Get your family to eat more veggies!
Luscious Lettuce Wraps - Combine 3 cloves of garlic, the pulp of a large lemon, 2 tsp cumin, 2 tsp paprika, and 1/2 tsp kosher salt in a food processor to make a paste. Scrape into a gallon size zip-lock bag. Add 2 lbs of lamb or chicken cut into 1/2" x 3" strips.  Toss to coat the meat. Grill a few vegetables like zucchini strips, red onion slices and strips of bell pepper. When  the veggies are done, grill the meat for 5 to 10 minutes turning once over high heat.  Serve the veggies and meat buffet-style with leaves of butter lettuce.  Then let your family build their own lettuce wraps!  I like mine with a little yogurt dressing and some cilantro.

Happy Grilling!
What's your favorite grilling recipe?  Any tips you'd like to share?

Friday, June 3, 2011

The End of The Trend?

I just read an article by Greg Morabito on Eater.com regarding 10 NYC Dining Trends that are officially dead. His list included:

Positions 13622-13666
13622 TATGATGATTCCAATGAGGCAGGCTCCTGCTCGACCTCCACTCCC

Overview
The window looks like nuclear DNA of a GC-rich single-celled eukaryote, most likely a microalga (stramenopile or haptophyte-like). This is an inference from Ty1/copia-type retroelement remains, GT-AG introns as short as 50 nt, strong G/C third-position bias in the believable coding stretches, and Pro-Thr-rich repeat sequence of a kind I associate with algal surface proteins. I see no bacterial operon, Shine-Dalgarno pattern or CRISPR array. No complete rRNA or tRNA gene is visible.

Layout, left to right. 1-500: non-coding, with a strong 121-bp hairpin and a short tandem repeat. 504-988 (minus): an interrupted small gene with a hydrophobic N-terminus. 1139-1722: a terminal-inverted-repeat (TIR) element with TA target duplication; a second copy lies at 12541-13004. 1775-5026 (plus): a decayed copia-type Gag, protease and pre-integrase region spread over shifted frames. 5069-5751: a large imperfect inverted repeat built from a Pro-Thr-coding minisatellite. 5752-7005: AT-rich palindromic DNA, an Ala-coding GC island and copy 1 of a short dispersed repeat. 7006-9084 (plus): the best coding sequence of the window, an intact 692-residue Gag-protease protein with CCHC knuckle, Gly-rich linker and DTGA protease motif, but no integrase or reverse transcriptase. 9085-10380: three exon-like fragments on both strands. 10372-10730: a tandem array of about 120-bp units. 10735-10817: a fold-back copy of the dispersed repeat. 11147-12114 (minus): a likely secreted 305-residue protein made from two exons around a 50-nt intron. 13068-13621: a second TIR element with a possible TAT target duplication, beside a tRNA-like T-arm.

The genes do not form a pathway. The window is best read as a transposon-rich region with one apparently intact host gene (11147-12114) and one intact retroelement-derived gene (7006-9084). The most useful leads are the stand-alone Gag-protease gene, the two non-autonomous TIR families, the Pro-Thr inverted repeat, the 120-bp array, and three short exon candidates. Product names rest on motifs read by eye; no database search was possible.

10) Old Time Decor - restaurants decorated with dark wood, eclectic antiques and taxidermy animals
9) Growlers - take-home jugs of beer that you refill at your local brewery
8) Discount Fine Dining - nice restaurants trying to fill slow hours with specials
7) Speakeasies - "secret" bars and restaurants
6) Tiki Bars - featuring kitschy rum drinks and puu-puu platters
5) Asian Sandwiches - like Vietnamese Banh Mi
4) Gastropubs - pub grub with an upscale twist
3) Tiny Menus - featuring only a handful of appetizers and entrees
2) Pies are the new cupcakes - you get the idea...
1) American Comfort Food - like mom made, only better

As I read the list, I must admit that a few items caught me by surprise but, I'm in Seattle, a totally different food scene. I don't see much Old Time Decor in the restaurants here outside of the standard steakhouses, so I could agree that that is passé. On the other hand, one of the first "welcome to Seattle" gifts we received was a Growler. I didn't really use it and don't see that many but then again, I'm not much of a beer drinker. Maybe it's still hot?